‘Stats don’t mean anything’: All-Star Trae Young determined to make Atlanta Hawks a winner

No matter how busy he kept his offseason schedule, at one point Atlanta Hawks guard Trae Young ran out of things to do.

Who hasn’t during this pandemic?

So one day, a close friend pulled up a few YouTube videos that he thought would keep Young entertained. One video showcased Young’s first All-Star appearance in his second season. Another captured the 50-point game he had Feb. 20 against the Miami Heat.

The videos entertained Young. They also infuriated him.

“That’s all cool and all. But I couldn’t even watch it,” Young said Thursday. “It’s so frustrating for me. I hate the narrative of just being a scorer and a stats person. Stats don’t mean anything. I don’t want that narrative to be I’m all about stats because I’m not. For me, stats is the last thing I’m bringing up. I’m all about winning.”

Young sounded less inspired with how he improved from his rookie to sophomore season in points (19.1 to 29.6), shooting percentage (41.8 to 43.7), assists (8.1 to 9.3) and minutes (30.9 to 35.3). Instead, he sounded irritated that the Hawks (20-47) finished with the Eastern Conference’s second-worst record and could not participate in the NBA’s season restart in Orlando.

“My main focus going into my third year is winning,” Young said. “I think that’s always been my focus, but it is even more now than ever. Watching these games has been tough, and just being in that position. So that’s my main thing going into Year Three. Winning, and doing whatever I need to do to get us over the top and get into the playoffs.”

Some of that hinges on factors beyond Young.

Hawks general manager Travis Schlenk has remained open-minded on trading the No. 6 pick or using it to select a prospect in the NBA draft on Nov. 18. The Hawks could have about $50 million in cap space for free agency. And Atlanta will add rim protector Clint Capela after acquiring him in a multi-team trade from Houston shortly before the season hiatus.  

Atlanta Hawks guard Trae Young celebrates during his 50-point game in February against the Miami Heat. (Photo: Brett Davis, USA TODAY Sports)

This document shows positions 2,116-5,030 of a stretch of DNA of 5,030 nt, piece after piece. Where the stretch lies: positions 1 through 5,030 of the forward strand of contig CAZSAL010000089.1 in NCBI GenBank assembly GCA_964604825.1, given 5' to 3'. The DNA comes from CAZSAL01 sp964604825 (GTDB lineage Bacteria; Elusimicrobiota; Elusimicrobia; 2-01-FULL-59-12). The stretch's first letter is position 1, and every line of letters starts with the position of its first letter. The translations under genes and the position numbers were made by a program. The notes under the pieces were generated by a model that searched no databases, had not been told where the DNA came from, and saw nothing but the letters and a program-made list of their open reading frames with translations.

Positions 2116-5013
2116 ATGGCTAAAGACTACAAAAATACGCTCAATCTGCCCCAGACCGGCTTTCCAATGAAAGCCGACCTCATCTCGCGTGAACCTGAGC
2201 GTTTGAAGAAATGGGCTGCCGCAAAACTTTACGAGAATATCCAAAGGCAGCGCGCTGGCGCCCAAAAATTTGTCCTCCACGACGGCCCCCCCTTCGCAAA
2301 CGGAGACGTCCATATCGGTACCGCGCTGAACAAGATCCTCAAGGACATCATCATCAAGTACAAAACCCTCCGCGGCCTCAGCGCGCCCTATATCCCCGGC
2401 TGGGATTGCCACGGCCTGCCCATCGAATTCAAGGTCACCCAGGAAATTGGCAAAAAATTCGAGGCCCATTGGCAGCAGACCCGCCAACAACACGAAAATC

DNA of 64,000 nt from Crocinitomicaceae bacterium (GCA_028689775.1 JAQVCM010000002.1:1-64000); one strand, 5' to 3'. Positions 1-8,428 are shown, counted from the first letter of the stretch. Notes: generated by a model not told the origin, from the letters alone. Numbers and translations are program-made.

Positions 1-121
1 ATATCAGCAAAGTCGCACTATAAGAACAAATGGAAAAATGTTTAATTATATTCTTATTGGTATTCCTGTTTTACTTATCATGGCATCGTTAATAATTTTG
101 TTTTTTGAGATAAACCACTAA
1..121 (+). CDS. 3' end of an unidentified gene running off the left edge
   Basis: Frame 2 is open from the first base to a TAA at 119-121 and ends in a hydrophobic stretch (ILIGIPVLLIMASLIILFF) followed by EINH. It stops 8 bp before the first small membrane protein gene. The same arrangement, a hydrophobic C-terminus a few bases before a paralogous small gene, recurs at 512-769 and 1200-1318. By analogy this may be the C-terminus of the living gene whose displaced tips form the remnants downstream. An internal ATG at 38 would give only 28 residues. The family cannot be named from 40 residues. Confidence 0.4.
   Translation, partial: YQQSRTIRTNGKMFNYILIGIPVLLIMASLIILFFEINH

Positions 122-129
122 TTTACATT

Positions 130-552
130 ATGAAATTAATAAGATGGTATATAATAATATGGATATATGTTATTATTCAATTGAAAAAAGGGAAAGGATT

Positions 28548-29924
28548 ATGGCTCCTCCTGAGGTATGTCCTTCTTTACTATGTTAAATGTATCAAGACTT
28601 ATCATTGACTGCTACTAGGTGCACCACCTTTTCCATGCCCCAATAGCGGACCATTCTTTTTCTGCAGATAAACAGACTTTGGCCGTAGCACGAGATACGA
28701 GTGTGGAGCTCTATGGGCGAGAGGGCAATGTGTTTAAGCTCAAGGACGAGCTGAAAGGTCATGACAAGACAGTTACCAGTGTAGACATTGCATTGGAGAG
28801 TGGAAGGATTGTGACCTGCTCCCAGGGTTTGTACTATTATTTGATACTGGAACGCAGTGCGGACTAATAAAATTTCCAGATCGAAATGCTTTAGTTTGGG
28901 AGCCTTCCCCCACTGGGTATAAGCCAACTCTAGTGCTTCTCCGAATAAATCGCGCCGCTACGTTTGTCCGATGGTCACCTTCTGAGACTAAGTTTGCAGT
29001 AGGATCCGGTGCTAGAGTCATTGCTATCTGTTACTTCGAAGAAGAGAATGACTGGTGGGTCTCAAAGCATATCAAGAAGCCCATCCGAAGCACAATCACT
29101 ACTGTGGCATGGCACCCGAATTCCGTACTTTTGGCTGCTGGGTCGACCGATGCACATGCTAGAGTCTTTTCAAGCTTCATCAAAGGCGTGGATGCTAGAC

The Hawks have taken another step this week — hosting voluntary group workouts, keeping players, coaches and staff members quarantined at a hotel and their practice facilities. This marked the first time Young and others have played in any five-on-five games since the NBA suspended the season in March because of the coronavirus outbreak. The Hawks and seven other NBA teams have started these workouts without any real clarity on when next season will even begin.

Yet Young strongly dismissed the idea these circumstances would hinder his development.

“It won't affect me at all,” Young said. “I know my body and how hard I can push it and where maybe I can slow down. I know when we’re going to be playing. I know it’s going to be a couple of months from now. So I won't overload my body now. I’ll be smart and continue to get better and focus on that.”

The reason for Young’s optimism? He spent the majority of his summer working on his game rather than becoming consumed with his highlights.

He completed basketball workouts in his hometown of Norman, Oklahoma. He traveled to Los Angeles to complete more workouts with his trainer. Some of those sessions included yoga and Pilates. Lately, Young completed beach workouts once a week. Both to keep his mind sharp and expand his portfolio, Young also said he read a handful of business books.

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He stayed disciplined with his training to ensure he becomes one of the NBA’s best point guards with playmaking and improving outside shooting. He also did it so he will no longer be considered one of the league’s worst defenders.

“For me, it’s conditioning and it’s being in the best shape of my life,” Young said. “It’s being able to play a lot of minutes and play a lot of effort on both ends. I know on the defensive end, it’s all about effort and being smart. It’s about being in the best shape and being able to fight on both ends the full game.”

Follow USA TODAY NBA writer Mark Medina on Twitter, Facebook and Instagram. 

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